FORWARD OPERATING BASE NOW ZAD, Helmand province, Afghanistan (2/7/2012) - The Marines stand at attention. War-toughened sergeants shout out “here” as their name is called. Leading the formation, 1stSgt Andrew Golding, 45, weapons company first sergeant, from Fort Lauderdale, Fl. calls the roll.
A memorial is held in memory of Sgt. William C. Stacey, a Marine from Seattle, Wash., who was killed in combat in Now Zad District, Helmand Province, Afghanistan on January 31, 2012. Stacey served proudly with the “Magnificent Bastards” of 2nd Battalion, 4th Marines, 6th Marine Regiment. In a letter to his family, he wrote, “If my life buys the safety of a child who will one day change the world, then I know it was all worth it.” Photo by USMC Staff Sgt. Robert Storm
“Sgt. Stacey.” Silence follows.
“Sgt. William Stacey,” Golding's voice raises, but silence again reigns.
“SGT. WILLIAM C. STACEY,” Golding thunders. No one answers. Stacey has obeyed his last Marine Corps order. Stacey was killed in combat in Now Zad District, Helmand Province, Afghanistan on January 31, 2012.
“Honor the fallen,” Golding says quietly. He seems to deflate a little as he executes an about face and solemnly salutes the memorial made in honor of Stacey. It is a simple memorial; the American flag and the Marine Corps flag, in front of them are an M16, a pair of boots, a helmet, and dog tags. It is a memorial given to all Marines who fall in combat and the ceremony has no less dignity for being in a foreign country.
Stacey was born in Seattle, Wash., March 1, 1988. He enlisted in the Marine Corps and graduated from recruit training March 2007. He was soon assigned to the 81mm mortar platoon, weapons company, 2nd battalion, 4th Marines.
“He was a joker,” Cpl. Gerardo Lara said, 24, squad leader, from McAllen, Texas. “SNAILS!” he cried out.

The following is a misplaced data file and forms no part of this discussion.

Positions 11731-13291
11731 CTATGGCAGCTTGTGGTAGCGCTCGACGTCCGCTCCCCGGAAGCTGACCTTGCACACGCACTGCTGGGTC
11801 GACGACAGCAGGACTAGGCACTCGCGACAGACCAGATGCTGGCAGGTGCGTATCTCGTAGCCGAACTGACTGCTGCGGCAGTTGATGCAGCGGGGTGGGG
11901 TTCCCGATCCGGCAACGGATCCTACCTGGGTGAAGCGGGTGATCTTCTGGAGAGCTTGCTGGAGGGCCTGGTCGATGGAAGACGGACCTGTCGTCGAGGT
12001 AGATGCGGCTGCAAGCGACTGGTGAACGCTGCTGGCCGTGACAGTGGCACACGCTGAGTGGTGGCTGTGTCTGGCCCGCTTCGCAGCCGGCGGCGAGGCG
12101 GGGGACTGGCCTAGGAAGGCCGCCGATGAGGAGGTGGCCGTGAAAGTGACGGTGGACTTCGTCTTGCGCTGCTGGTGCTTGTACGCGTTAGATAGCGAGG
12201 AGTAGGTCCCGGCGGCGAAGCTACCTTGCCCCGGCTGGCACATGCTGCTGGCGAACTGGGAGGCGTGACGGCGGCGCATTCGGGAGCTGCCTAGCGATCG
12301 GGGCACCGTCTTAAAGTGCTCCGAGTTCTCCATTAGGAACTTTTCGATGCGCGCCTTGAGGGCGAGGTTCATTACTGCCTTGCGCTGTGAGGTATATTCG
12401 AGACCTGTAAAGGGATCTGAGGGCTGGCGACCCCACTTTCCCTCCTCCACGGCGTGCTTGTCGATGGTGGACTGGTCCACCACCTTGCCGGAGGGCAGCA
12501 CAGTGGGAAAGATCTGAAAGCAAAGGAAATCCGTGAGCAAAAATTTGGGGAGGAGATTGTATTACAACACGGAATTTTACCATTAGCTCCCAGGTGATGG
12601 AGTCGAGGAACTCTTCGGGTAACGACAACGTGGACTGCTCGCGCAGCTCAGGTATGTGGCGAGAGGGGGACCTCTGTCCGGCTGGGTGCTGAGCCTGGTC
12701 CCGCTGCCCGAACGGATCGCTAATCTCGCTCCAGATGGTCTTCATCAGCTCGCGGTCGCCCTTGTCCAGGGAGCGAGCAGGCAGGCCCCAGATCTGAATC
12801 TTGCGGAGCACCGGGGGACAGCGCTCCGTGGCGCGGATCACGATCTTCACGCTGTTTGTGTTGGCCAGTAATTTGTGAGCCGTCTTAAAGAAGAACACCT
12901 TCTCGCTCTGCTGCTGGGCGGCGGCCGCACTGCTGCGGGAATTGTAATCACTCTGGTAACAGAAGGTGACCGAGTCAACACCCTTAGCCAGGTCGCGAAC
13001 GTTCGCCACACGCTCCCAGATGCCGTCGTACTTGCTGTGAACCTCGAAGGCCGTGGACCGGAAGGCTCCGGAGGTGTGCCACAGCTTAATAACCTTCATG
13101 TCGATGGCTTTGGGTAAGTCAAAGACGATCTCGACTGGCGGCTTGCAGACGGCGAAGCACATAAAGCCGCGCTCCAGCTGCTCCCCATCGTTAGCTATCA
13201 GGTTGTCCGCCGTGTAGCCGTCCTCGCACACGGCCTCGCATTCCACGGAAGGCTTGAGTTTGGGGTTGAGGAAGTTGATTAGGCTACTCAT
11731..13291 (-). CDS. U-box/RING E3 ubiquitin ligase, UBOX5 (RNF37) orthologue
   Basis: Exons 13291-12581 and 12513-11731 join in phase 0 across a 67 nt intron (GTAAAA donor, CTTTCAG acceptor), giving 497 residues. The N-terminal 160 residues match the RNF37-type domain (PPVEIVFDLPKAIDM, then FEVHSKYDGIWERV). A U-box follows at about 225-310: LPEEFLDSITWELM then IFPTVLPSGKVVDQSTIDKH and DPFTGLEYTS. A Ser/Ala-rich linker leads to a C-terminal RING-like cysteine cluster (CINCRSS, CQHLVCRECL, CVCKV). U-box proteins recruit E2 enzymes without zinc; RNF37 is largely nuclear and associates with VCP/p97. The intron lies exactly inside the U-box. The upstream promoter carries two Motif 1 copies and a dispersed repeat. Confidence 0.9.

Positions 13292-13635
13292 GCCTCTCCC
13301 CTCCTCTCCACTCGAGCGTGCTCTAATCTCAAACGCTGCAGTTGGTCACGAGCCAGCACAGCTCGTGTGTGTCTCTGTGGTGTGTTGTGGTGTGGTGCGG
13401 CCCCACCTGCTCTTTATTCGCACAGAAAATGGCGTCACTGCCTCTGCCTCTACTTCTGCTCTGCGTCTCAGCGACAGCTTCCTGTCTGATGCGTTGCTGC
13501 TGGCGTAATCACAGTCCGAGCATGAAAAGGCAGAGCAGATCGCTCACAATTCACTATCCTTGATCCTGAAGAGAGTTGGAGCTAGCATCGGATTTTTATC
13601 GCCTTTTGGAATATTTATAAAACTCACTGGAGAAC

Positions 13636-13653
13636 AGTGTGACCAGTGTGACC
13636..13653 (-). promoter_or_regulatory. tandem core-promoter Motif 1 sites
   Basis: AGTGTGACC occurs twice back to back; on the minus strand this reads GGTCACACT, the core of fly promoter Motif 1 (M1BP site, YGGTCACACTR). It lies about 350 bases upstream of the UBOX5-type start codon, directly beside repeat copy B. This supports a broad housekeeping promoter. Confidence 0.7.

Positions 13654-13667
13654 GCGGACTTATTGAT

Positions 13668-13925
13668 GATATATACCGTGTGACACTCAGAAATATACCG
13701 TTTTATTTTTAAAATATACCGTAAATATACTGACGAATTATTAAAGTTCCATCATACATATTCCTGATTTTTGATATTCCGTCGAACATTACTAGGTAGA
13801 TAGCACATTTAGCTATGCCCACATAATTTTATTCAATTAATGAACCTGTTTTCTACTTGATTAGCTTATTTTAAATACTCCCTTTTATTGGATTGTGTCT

Stacey's entire squad is in the company briefing room. In unison they all yell, “SNAILS” and extend their arms and wag their fingers. They all laugh, but after a few moments the laughter wanes. The smiles fade as each member realizes that the one who started the inside joke will never be with them again.
“It's hard to explain,” Lara said. “It's just something we did with each other, we're Stacey's Roughnecks.”
Members of “Stacey's Roughnecks” talk about his passion for life. They talk about Stacey's idea of a perfect Saturday; drinking beer, playing scrabble and hanging out with his girlfriend, Kimmy Kirkwood and their dog. They continue to talk about his enthusiasm and pride for being a Marine. As they smile and laugh, their faces turn down and they remember their fallen brother bitter sweetly.
“Stacey had a saying every time we went out,” Cpl. Edward Pricola said, 21, team leader, from Stockton, Calif. “No mercy, ruck up, put your M frames on and harden the (heck) up.”
As he speaks, the Marines straighten up. “OORAH!” they yell as Pricola finishes. Then silence.
In an excerpt from a letter written by Stacey in the case of his death, “My death did not change the world. It may be tough for you to justify its meaning at all. But there is a greater meaning to it. Perhaps I did not change the world. Perhaps there is still injustice in the world. But there will be a child who will live because men left the security they enjoyed in their home country to come to this. And this child will learn in the new schools that have been built. He will walk the streets not worried about whether or not his leader's henchmen are going to come kidnap him. He will grow into a fine man who will pursue every opportunity his heart could desire. He will have the gift of freedom, which I have enjoyed for so long. If my life buys the safety of a child who will one day change the world, then I know it was all worth it.”
If, as Stacey writes, his death did not change the world, his life surely did to those that knew him.
More photos available in frame below
By USMC Staff Sgt. Robert Storm
Provided through DVIDS
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